Meanwhile, north of the border in Scotland, the Scottish National Party approaches the referendum in September to determine whether Scotland separates from the UK more confident than it is entitled to be given the vacuous political vision it offers. As with UKIP in England, the SNP has seen its fortunes improve on the back of the economic crisis which engulfed the country six years ago and the Tory led coalition government's austerity program of draconian spending cuts in response. Making the resulting pain even harder to take is that with just one elected MP the Tories have no electoral base in Scotland. This has served to expose a democratic deficit, sharpening a sense of collective grievance on the part of a growing number of Scots, benefiting the SNP.

Underpinning both UKIP's and the SNP's political programs is the belief that erecting a border equates to progress. Within those parameters, however, the policies of both are distinct. The SNP and its supporters have embraced what they describe as 'civic nationalism', wherein it is people living in Scotland not Scottish people per se who are the determining factor in their priorities. The SNP maintain that their vision for Scotland is modern, forward-thinking, and progressive. That said, as with every nationalist project or movement, the SNP's politics obscures rather than illuminates the key divide in society - economic and social class.

Across the rest of Europe nationalist parties have seen their fortunes improve over the past five years of an economic recession caused by the failures of neoliberalism and the failure of the political mainstream to relegate this extreme variant of capitalism to history. Whether it is the Catalan separatist movement in Spain, Front National in France, Italy's Northern League. Allianz fur Deutschland in Germany, nationalism is not just enjoying a renewal in its fortunes, it is succeeding in influencing the mainstream political discourse.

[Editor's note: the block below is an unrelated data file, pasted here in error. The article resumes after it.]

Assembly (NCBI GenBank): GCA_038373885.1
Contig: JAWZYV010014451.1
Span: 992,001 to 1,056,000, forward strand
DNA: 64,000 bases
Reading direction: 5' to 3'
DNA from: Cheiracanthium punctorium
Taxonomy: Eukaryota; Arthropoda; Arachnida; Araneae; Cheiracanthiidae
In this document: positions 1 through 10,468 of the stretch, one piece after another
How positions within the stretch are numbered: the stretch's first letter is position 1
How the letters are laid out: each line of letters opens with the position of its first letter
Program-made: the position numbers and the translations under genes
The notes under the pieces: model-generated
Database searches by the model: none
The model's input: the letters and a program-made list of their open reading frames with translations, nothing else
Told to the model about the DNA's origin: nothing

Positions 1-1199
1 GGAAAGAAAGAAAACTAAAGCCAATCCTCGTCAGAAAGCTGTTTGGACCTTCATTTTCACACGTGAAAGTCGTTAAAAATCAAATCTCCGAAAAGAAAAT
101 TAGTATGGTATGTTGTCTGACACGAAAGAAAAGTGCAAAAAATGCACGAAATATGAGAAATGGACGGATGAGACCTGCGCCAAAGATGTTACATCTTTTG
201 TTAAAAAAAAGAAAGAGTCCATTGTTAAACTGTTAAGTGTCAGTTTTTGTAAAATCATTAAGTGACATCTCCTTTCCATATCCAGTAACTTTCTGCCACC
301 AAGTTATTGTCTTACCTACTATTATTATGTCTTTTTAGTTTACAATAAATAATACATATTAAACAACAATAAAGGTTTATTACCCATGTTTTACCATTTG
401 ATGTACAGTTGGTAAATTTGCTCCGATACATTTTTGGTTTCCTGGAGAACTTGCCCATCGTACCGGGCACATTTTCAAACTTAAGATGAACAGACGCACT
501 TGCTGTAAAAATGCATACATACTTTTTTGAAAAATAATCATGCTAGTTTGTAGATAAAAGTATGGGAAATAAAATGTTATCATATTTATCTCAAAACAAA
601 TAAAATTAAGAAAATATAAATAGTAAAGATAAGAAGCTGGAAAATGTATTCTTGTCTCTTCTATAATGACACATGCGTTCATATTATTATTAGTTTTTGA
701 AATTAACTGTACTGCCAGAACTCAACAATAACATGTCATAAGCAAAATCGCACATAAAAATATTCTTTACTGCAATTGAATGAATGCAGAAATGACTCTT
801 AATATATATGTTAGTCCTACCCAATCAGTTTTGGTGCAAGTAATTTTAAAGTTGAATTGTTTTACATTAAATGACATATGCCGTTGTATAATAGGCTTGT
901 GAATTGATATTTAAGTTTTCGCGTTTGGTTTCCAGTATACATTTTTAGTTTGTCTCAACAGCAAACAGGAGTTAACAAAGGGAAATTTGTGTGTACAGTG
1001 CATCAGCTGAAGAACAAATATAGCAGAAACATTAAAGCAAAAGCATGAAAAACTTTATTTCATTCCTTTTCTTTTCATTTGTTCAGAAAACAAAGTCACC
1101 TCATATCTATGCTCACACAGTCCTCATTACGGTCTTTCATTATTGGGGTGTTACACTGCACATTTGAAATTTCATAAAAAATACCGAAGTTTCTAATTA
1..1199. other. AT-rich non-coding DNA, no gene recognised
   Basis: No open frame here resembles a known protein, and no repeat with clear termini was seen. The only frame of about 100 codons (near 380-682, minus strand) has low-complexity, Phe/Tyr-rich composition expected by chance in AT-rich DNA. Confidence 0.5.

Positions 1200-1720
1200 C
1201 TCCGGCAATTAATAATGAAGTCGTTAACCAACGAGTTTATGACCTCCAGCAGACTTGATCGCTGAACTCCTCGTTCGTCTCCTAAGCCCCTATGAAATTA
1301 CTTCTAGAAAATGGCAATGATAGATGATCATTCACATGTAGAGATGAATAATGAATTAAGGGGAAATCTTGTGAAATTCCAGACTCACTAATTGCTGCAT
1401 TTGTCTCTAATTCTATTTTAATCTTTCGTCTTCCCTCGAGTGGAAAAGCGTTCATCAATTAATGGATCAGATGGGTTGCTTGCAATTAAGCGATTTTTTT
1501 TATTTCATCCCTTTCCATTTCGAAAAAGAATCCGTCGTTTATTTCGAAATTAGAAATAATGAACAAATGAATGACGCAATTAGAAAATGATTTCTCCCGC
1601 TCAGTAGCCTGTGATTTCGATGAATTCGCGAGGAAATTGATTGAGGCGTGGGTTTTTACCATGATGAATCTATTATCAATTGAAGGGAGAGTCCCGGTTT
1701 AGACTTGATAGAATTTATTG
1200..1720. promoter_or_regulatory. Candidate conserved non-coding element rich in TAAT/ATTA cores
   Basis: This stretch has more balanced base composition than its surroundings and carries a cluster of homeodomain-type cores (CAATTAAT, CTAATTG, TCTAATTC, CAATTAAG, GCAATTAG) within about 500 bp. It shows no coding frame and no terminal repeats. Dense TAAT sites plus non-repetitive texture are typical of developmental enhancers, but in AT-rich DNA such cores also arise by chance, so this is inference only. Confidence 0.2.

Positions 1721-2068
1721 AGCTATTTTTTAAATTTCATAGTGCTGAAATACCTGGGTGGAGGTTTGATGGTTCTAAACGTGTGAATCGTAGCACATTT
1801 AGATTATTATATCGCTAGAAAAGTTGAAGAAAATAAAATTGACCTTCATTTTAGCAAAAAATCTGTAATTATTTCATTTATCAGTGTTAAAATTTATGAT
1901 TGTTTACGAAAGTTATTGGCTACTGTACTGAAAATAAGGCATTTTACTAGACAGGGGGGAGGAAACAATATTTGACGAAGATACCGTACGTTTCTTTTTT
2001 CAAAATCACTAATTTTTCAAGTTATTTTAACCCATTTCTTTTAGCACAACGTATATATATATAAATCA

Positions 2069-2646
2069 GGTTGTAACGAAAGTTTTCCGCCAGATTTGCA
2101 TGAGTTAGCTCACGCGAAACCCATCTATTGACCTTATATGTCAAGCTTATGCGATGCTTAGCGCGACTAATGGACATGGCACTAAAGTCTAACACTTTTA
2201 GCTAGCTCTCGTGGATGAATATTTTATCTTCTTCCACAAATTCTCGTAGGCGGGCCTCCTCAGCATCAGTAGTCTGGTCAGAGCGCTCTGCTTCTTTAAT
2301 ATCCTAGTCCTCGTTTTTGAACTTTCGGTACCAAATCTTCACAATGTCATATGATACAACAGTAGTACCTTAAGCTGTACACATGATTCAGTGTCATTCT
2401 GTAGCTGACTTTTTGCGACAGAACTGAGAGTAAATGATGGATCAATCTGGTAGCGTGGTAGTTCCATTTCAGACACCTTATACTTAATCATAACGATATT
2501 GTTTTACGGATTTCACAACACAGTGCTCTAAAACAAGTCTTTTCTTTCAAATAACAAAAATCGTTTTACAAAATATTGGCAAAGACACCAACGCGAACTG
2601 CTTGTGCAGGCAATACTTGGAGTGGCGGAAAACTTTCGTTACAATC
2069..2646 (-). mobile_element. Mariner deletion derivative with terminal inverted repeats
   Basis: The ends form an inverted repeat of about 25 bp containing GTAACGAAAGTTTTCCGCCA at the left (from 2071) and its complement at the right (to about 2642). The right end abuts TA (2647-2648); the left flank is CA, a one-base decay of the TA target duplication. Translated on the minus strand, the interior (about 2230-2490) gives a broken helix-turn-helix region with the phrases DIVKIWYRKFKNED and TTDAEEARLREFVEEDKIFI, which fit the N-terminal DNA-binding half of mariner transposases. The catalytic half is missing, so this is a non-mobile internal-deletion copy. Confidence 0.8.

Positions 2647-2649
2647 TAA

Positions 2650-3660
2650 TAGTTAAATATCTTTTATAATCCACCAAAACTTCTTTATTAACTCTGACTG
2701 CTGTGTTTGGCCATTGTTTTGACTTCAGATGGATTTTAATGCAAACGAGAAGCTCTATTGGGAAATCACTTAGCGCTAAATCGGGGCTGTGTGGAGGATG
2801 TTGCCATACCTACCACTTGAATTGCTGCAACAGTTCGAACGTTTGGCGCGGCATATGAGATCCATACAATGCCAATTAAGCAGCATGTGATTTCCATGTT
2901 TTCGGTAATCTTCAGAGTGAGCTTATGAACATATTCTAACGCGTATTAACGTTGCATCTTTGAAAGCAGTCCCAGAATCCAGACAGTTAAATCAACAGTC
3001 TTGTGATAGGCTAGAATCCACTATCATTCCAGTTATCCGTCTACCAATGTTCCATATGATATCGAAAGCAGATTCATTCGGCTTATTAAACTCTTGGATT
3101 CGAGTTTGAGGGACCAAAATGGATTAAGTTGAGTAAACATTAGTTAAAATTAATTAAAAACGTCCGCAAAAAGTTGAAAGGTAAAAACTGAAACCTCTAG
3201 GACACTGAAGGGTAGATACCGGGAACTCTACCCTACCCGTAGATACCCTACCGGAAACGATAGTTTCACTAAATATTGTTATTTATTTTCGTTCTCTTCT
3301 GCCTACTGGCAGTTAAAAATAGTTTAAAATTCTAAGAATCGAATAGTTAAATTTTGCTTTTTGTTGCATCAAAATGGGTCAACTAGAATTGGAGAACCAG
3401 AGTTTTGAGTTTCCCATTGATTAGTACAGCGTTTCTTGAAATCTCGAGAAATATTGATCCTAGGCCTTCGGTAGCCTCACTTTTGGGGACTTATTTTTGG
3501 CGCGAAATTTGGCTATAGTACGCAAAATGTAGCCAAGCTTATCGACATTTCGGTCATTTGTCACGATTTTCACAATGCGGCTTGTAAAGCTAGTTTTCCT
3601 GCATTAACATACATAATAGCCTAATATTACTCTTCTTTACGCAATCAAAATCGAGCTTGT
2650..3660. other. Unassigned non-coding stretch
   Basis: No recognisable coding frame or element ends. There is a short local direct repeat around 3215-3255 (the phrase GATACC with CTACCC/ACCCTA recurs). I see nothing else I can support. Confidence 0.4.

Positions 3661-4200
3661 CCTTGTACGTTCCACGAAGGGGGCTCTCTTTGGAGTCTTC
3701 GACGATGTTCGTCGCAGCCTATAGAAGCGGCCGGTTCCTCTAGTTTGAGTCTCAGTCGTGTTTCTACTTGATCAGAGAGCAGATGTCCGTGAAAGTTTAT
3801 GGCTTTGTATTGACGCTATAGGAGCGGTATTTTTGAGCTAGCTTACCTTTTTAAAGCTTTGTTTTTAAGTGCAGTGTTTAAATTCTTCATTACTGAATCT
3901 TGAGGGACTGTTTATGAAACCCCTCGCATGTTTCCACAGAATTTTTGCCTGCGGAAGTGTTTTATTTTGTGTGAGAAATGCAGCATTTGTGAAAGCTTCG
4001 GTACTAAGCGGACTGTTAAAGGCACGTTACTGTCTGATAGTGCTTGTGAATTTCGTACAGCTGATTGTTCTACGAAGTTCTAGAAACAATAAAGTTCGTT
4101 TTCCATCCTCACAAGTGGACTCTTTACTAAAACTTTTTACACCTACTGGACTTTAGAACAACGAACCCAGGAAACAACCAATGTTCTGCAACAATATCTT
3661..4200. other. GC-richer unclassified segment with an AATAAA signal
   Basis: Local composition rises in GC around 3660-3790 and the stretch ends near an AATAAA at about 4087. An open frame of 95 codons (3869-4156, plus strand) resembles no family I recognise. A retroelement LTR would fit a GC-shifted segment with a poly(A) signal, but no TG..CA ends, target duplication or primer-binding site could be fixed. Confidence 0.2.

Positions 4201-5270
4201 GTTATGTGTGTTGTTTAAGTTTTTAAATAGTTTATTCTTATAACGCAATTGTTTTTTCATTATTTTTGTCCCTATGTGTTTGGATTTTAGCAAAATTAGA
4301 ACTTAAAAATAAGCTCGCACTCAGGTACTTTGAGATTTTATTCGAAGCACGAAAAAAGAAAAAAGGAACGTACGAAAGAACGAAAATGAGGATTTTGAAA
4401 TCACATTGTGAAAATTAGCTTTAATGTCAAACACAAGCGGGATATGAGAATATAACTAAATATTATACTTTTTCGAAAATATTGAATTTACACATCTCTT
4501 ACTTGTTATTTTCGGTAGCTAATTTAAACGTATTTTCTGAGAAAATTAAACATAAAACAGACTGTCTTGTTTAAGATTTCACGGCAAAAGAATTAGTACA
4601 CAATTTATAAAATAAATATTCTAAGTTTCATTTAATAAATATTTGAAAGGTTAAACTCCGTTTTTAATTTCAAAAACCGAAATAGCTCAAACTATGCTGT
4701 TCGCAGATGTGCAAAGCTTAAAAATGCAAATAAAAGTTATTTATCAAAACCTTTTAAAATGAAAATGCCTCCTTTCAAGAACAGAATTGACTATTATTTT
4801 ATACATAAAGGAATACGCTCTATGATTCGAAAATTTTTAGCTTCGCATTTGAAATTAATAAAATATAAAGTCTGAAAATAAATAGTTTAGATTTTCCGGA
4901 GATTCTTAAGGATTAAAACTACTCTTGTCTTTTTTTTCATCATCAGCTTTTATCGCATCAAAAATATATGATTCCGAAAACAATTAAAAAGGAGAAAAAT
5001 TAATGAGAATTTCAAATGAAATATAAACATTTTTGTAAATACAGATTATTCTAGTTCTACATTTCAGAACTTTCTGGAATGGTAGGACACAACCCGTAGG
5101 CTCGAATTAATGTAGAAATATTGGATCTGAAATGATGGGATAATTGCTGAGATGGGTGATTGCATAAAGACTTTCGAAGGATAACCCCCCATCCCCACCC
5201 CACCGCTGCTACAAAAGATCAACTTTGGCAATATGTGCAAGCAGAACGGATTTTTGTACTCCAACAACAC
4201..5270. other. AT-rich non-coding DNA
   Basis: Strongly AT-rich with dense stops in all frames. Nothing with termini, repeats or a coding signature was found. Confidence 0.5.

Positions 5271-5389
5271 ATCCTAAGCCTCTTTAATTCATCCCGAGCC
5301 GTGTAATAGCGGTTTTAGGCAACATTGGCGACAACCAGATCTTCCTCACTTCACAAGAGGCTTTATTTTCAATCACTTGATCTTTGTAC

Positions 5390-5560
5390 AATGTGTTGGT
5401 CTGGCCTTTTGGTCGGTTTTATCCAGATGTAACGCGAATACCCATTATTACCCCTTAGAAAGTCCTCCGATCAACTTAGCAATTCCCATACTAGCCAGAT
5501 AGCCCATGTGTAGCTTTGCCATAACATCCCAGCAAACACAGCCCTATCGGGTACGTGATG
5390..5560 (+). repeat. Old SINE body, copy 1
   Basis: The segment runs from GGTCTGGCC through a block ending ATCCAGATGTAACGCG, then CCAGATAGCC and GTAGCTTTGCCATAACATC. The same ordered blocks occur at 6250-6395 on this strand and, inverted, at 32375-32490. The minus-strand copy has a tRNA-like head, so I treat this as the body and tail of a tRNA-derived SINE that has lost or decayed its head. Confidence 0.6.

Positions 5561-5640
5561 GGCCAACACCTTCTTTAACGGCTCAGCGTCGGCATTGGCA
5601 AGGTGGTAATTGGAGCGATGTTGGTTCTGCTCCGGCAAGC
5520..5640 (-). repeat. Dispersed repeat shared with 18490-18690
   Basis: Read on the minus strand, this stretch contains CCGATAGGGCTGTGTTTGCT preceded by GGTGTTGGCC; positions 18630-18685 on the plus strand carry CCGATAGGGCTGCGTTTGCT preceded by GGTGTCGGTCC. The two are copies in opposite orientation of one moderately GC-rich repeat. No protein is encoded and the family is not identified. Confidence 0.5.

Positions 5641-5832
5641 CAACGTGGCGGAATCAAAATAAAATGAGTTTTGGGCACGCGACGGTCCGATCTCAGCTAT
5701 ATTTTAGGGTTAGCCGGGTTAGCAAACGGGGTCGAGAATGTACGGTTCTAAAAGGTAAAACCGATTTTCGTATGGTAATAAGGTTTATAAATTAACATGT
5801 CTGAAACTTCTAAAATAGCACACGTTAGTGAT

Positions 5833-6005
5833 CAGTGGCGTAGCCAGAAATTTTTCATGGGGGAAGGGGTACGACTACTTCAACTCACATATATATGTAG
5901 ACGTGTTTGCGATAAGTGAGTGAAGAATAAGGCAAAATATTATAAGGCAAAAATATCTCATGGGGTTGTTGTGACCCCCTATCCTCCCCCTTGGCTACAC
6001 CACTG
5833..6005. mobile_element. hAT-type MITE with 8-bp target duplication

Some have compared the SNP to Ireland's Sinn Fein. It is a false comparison, however. Sinn Fein has a distinct history and development compared to the SNP's. The Irish people suffered the kind of oppression commensurate with its centuries-long status as a British colony, while Scotland was a colonial partner of England's and played a key role in forging the British Empire. This difference is reflected in the constitutional stance of both parties today - specifically Sinn Fein's refusal to swear an oath to the Queen and take up seats in the British Parliament and the SNP's desire to retain the British monarchy as head of state should Scotland vote for independence.

Scottish trade union leader Jimmy Reid, himself a convert to nationalism in later life, famously compared nationalism to electricity - capable of keeping a baby alive in an incubator or frying a man in an electric chair. The determining factor in both cases comes down to the specific ends nationalism serves.

In the 1930s nationalism emerged as a reaction to blind economic forces that had sown chaos and despair. That same chaos and despair has been largely responsible for its recrudescence in 2014. The collapse of neoliberalism, and the response across Europe in the form of austerity, has planted the seeds out of which nationalism in its various shades has grown and is growing.

The EU and immigration are not the cause of the hardship being suffered by millions of people throughout the continent - austerity is. The lack of a serious and progressive alternative within the mainstream to this malign and ideologically driven fixation with making the poor pay for the greed of the rich is manna from heaven for those who preach the politics of separation and despair.

Learning the lessons of history in this regard has never been more urgent.